At first the Israeli government accepted the ceasefire proposed by Egypt. The Israeli prime minister, Benjamin Netanyahu, said it offered an opportunity to clear out rockets from the Gaza Strip.
The plan called for both sides to end all hostilities. That meant Israel would have to stop its air strikes and refrain from staging a ground invasion. In return, all Palestinian factions would have to stop firing rockets into Israel.
The proposed ceasefire also called for border crossings to open once the security situation stabilised, and for talks on a long-term truce to be held in Cairo within 48 hours.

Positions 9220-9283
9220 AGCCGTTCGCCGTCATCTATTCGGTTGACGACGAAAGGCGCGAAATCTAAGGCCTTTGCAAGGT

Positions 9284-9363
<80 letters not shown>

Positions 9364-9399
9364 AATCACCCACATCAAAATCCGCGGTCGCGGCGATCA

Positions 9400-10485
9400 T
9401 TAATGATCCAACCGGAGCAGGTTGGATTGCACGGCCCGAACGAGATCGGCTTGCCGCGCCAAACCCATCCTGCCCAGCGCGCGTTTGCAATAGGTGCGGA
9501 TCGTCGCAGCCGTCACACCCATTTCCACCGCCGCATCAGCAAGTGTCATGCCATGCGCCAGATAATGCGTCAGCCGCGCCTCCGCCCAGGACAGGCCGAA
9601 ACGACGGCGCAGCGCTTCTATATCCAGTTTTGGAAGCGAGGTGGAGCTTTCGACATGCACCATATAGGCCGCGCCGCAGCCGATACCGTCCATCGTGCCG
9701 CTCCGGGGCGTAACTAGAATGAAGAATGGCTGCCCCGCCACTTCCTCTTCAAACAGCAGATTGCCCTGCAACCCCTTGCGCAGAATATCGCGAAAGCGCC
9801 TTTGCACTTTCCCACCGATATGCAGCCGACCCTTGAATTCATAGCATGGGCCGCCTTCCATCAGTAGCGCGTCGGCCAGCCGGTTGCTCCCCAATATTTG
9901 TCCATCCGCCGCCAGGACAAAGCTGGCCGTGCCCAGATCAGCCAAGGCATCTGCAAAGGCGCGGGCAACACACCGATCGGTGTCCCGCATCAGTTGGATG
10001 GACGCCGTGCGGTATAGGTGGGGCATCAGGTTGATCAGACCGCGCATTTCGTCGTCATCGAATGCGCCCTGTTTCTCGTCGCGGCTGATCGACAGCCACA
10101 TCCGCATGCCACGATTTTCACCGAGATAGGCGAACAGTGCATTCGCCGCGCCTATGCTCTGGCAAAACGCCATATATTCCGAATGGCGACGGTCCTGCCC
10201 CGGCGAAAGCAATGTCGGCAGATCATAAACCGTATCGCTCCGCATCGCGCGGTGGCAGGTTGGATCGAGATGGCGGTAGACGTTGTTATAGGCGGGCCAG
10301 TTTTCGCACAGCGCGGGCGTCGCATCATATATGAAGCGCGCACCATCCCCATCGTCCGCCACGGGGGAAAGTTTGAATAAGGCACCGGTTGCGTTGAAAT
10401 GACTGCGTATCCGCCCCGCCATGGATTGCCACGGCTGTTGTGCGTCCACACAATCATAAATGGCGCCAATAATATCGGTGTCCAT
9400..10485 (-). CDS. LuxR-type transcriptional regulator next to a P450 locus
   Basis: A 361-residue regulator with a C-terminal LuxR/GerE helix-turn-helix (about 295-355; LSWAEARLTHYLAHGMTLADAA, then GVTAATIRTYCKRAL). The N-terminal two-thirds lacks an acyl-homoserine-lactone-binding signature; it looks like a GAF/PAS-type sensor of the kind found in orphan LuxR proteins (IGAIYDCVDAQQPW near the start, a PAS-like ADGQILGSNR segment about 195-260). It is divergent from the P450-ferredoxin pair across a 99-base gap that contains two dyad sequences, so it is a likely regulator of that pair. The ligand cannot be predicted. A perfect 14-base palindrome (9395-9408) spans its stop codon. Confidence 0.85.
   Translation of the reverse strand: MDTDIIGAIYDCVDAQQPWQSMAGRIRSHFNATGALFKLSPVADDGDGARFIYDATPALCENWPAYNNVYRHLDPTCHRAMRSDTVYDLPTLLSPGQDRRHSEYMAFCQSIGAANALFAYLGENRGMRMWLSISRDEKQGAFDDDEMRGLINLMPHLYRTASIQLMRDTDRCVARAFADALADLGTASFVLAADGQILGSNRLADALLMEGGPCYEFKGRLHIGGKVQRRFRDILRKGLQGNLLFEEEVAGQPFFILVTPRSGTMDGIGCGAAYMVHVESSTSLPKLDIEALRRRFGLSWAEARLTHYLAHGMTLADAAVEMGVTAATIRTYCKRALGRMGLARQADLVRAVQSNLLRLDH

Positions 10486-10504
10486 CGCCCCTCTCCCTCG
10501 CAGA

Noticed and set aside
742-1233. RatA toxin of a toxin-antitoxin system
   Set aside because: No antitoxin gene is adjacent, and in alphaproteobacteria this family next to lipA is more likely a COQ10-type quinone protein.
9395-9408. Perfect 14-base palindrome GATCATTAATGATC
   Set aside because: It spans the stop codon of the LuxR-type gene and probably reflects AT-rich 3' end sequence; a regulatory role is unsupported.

But Hamas says it was not involved in any negotiations over any truce.
So, is a ceasefire still possible? Or will there be a further escalation in the violence?
Presenter: Folly Bah Thibault
Joseph Kechichian, a political analyst
Gregg Roman, former adviser in the Israeli knesset, and a former official at the Israeli ministry of defence.
Azzam Tamimi, the director of the Institute of Islamic Political Thought. Azzam is also author of "Hamas: Unwritten Chapters".